What was once a sparse landscape is now overflowing with choice.
Ten years ago, investors who wanted to buy an index fund that invested outside the United States had a fairly simple decision to make. There were only four main contenders providing broad geographical exposure.
Fidelity Spartan International Index FSIIX and Vanguard Developed Markets Index VDMIX--like quasi-index fund Vanguard Tax-Managed International VTMGX--tracked the MSCI EAFE Index. Schwab International Index SWISX added a twist. Instead of tracking the MSCI EAFE Index, it owned the 350 biggest companies outside the United States, which gave it a slightly different portfolio, though the differences were not dramatic. Meanwhile, Vanguard Total International Stock Index VGTSX added an emerging-markets component to the standard EAFE portfolio.
Although these funds were much cheaper than actively managed alternatives, they weren't the bargains they later became. The annual expense ratio for the Schwab fund was around 0.50%, and the Fidelity Spartan option cost 0.35% per year. The two Vanguard funds were less costly, but even that was not easy for investors to know because as funds of funds they published an expense ratio of zero. You had to dig a little to learn the combined cost of the underlying funds.
Meanwhile, investors looking for an index fund that owned both U.S. and foreign stocks--a global fund--were out of luck
Things have changed on all three fronts. The number of alternatives for broad foreign index investing has exploded in the past few years. Global index funds now exist. Finally, in many cases the cost of these funds has dropped sharply.
Overall, these developments can be seen as positive. Investors can choose from many more international index funds, providing a broader diversity of approaches, and in some cases for substantially less money. But investors must be careful, too; narrowly focused choices can raise the risk level, and not all of the new entrants are bargains.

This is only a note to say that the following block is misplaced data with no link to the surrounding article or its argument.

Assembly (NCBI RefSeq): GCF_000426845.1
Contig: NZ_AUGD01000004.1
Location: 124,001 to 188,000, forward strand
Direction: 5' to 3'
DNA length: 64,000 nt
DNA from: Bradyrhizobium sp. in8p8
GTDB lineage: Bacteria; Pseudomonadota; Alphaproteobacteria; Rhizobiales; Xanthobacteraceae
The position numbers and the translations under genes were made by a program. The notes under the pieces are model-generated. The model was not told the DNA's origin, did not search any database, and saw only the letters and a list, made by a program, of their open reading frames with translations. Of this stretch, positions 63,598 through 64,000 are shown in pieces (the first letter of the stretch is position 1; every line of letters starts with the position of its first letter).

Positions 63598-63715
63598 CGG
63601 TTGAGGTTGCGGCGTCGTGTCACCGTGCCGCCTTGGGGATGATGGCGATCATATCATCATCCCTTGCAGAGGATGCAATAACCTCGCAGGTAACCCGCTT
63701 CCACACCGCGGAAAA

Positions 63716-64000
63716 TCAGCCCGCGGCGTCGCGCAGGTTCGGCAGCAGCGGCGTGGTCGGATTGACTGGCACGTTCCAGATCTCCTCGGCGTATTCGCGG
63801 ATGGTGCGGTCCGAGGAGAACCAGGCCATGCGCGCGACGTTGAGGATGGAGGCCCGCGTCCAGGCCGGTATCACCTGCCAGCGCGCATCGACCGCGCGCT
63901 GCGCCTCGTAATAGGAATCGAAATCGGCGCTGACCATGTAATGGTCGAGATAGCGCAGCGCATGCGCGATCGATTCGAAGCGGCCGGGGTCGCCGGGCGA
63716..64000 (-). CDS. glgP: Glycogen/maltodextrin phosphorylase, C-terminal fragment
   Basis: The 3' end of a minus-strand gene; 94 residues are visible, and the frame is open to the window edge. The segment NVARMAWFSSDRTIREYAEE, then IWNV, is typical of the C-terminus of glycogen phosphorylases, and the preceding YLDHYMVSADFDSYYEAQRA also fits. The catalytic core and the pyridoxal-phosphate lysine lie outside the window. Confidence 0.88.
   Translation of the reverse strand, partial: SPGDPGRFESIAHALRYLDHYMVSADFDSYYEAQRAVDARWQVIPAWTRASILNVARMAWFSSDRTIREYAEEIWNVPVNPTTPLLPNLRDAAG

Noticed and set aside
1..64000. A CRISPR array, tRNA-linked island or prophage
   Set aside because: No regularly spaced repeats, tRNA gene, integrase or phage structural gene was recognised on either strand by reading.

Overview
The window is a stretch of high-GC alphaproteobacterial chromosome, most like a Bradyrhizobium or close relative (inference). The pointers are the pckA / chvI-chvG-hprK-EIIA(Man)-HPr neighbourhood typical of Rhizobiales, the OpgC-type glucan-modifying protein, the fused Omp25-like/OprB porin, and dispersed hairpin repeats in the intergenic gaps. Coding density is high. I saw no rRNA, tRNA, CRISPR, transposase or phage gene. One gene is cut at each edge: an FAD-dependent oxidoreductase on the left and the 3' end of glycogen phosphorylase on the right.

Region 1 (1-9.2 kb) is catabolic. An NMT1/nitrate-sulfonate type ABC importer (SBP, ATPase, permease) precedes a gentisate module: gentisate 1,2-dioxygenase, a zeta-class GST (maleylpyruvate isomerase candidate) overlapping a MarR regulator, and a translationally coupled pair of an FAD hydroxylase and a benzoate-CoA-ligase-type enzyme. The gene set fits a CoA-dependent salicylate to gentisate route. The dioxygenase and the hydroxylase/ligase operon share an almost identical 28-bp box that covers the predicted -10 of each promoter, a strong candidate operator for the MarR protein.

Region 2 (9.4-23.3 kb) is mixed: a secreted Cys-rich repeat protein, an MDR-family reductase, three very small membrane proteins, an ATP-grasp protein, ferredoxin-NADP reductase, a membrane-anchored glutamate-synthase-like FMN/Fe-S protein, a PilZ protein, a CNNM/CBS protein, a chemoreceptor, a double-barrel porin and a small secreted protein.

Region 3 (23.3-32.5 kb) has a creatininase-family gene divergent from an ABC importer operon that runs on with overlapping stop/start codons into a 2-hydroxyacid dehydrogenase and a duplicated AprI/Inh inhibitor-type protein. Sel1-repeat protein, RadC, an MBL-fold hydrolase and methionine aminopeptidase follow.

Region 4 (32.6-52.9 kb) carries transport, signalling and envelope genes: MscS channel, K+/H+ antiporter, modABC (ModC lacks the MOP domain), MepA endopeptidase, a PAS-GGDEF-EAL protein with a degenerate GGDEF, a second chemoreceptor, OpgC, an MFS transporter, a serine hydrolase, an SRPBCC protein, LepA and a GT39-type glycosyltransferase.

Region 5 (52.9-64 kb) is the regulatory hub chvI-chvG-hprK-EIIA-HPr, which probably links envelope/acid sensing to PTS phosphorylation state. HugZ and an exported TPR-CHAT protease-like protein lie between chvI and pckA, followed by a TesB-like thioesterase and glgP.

Vanguard Expands Its Lineup
Instead of sticking exclusively with MSCI indexes when choosing its benchmarks for its broad funds--as well as regional offerings like Vanguard Pacific Stock Index VPACX--Vanguard branched out from 2007 to 2009. Vanguard officials said that some advisors preferred indexes from another provider, FTSE. So, you can now select Vanguard FTSE All-World ex-US Index VFWIX for broad foreign exposure. In addition, investors can target small stocks with Vanguard FTSE All-World ex-US Small Cap Index VFSVX. The latter is the first foreign small-cap index fund of any kind from Vanguard.
In addition, for indexing fans who'd rather buy just one fund to cover both the U.S. and foreign stocks, Vanguard created Vanguard Total World Stock Index VTWSX (which also follows a FTSE benchmark).